When I remember I only have to give as much time and energy as I have freely available to give, I'm much less annoyed at them. Basically, when I'm annoyed at them, it's because my own boundaries are terrible, and my own self-esteem is low enough that I feel I can only make sure I get my own needs met by defending my fortress by only seeing people on my own terms, etc. There are less extreme ways to make sure I don't get my free time and energy trampled all over.
posted by small_ruminant at 7:41 PM on October 17, 2012 [6 favorites]

I felt similarly when my son was a newborn. You may have too many demands on your time and energy right now. Human interaction is full of give and take. Most of the time we don't notice all the little transactions flowing back and forth, but when I'm particularly overwhelmed, I get irritated by perfectly normal little requests. It's great to feel competent and busy but it's unhealthy to live that way in perpetuity. The feeling you describe is usually a red flag for me that I'm doing too much and -- perhaps ironically -- receiving too little.
posted by gentian at 7:53 PM on October 17, 2012 [1 favorite]

I'm going to guess that like me, you spent a lot of time around someone who was a kind of energy vampire? That always needed you? That never was satisfied and never got enough out of you for them to be happy? That made you feel drained and sad when they said they needed you, so you don't ever want to be needed again?

Yeah, I experience it. I don't know what to do about it, though. I go to therapy, I get lectured by everyone about my boundaries, I live an hour and a half away from mine and attempt to get some space.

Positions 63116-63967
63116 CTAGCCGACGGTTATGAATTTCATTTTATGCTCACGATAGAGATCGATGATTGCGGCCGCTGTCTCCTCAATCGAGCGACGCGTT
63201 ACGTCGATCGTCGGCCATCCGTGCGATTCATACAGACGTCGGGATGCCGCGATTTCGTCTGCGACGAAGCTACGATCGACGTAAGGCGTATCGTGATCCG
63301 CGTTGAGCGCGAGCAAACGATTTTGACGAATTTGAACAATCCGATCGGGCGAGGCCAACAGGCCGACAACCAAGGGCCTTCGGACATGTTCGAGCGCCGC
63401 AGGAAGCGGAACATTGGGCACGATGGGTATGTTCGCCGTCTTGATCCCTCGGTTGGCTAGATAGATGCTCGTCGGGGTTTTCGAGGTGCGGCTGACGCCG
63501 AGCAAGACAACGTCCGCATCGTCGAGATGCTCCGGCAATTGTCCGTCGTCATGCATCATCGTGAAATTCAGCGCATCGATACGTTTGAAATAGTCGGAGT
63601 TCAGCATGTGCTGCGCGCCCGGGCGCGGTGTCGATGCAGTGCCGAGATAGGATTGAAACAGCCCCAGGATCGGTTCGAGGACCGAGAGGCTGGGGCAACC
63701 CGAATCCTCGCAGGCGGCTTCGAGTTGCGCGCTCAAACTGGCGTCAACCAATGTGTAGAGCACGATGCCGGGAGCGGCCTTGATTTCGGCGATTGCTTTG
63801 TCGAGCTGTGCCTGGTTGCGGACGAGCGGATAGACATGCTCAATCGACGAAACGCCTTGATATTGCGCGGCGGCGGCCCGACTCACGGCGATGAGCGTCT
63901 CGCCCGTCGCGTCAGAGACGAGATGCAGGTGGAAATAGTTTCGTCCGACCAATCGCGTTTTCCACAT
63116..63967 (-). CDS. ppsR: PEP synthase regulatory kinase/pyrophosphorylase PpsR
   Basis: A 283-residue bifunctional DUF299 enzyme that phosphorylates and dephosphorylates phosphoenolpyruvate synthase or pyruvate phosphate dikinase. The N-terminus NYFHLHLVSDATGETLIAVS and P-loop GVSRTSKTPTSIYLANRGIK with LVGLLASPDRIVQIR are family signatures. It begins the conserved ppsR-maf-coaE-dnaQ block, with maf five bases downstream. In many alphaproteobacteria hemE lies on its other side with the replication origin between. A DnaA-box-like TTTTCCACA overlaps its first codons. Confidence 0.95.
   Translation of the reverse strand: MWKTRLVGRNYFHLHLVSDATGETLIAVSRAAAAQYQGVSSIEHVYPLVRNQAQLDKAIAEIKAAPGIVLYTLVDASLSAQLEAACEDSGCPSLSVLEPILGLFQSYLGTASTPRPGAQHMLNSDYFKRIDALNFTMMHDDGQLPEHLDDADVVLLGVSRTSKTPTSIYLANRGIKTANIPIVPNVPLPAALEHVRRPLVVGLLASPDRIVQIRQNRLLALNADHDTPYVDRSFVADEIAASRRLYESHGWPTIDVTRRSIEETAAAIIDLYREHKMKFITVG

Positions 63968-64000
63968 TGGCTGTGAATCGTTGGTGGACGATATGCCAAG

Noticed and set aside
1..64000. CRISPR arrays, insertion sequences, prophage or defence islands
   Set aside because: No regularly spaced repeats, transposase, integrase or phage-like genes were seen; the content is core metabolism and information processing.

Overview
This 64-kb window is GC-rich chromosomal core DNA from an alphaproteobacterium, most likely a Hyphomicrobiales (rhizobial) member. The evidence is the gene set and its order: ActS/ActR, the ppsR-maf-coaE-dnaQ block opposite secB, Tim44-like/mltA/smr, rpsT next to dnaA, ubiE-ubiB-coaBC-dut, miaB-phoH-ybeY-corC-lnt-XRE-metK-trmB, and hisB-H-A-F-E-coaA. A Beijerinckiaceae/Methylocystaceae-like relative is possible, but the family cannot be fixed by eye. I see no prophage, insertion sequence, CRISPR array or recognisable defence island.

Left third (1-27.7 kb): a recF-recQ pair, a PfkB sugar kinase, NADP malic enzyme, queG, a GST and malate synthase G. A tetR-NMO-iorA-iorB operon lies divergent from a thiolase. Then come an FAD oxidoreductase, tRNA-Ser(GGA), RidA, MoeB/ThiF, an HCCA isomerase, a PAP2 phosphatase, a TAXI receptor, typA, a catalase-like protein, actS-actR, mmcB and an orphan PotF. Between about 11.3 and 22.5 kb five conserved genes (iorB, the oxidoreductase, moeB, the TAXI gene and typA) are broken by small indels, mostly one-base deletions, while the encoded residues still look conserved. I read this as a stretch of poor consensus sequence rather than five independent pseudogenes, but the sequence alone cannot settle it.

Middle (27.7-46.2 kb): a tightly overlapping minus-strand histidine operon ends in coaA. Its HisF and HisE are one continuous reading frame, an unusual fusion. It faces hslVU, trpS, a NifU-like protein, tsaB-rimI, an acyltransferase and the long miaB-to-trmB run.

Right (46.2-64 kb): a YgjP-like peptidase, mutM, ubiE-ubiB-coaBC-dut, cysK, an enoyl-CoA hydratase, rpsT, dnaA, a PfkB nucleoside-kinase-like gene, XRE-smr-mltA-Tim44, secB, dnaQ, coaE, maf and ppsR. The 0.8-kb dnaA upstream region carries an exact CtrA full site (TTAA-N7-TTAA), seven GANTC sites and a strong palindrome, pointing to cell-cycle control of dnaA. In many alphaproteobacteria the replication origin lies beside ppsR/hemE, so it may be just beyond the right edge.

posted by jenfullmoon at 9:03 PM on October 17, 2012

Did you grow up in a disfunctional family? Because I did and I share your reaction to being "needed." I'm completely fine with someone asking for a favor, but the minute they pull the "I miss you, I never see you" card, I run screaming in the other direction. For me it's the suspicion of being emotionally manipulated that sets me off. Personally, I would trust your gut. If you feel freaked out by some of your friends, but are otherwise ok most of the time with most of your friends, then it's on them. Feel free to avoid. Really.
posted by The Light Fantastic at 12:07 AM on October 18, 2012 [1 favorite]

Could it be a matter of the language being used that upsets you? If someone said they "really wanted to see you", would that have the same effect as someone saying they "needed to see you"? If that's the case, then maybe reminding yourself that when someone else says X, it means Y in your internal language and it just got confused in translation slightly. You're still being made aware of what the other person would like, in that instance.

It's OK to not need or want people as much as they need or want you. That's completely fine. It's going to be a very rare instance where your needs mesh exactly with another person's. Generally there's give and take in a relationship. I wonder if your gives and takes are rather smaller than another person's gives and takes. You're giving someone a value of 5 and taking a value of 5, but they feel like they're giving 20 to you and expecting 20 in return. If you were both comfortable with the relative values being given and taken, there wouldn't be a problem.